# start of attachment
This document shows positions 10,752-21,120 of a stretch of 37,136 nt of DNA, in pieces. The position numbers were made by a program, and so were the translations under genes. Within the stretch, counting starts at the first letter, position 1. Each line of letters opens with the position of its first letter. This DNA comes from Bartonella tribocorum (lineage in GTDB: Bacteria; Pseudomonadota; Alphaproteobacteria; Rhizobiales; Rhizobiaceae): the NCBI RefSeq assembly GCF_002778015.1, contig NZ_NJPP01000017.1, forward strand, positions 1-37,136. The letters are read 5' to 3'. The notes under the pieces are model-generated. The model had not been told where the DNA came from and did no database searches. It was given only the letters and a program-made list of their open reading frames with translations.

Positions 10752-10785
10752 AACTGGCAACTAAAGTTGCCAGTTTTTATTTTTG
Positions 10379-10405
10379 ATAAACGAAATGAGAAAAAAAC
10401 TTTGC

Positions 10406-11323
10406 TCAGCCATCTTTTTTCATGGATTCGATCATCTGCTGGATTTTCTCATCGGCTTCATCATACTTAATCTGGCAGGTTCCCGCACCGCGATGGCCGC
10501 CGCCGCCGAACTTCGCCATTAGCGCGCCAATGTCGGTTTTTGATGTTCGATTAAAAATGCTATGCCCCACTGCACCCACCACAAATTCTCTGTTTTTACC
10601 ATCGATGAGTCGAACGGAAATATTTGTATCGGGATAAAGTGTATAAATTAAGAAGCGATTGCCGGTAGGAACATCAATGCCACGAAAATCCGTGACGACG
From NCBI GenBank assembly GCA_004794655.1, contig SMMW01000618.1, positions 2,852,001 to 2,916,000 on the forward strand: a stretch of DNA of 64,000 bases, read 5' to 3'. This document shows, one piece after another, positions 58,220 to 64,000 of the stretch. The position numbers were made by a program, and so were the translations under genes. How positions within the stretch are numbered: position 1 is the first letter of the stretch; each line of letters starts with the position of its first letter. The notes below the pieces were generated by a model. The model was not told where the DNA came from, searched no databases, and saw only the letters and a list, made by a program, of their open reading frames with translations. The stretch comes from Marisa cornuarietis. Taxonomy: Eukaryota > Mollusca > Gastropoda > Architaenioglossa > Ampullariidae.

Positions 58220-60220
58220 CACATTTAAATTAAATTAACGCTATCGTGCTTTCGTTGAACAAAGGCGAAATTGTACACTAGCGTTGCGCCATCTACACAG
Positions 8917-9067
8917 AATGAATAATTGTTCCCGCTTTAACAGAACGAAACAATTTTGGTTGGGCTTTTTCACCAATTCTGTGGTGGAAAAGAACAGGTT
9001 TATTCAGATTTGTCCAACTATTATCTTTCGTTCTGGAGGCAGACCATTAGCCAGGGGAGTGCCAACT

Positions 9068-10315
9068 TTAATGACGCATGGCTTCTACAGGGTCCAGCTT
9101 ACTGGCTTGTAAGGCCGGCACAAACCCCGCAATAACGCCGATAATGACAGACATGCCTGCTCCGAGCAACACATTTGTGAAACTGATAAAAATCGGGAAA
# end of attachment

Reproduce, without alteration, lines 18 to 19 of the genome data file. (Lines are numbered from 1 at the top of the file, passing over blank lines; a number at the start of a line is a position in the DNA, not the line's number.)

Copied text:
9068 TTAATGACGCATGGCTTCTACAGGGTCCAGCTT
9101 ACTGGCTTGTAAGGCCGGCACAAACCCCGCAATAACGCCGATAATGACAGACATGCCTGCTCCGAGCAACACATTTGTGAAACTGATAAAAATCGGGAAA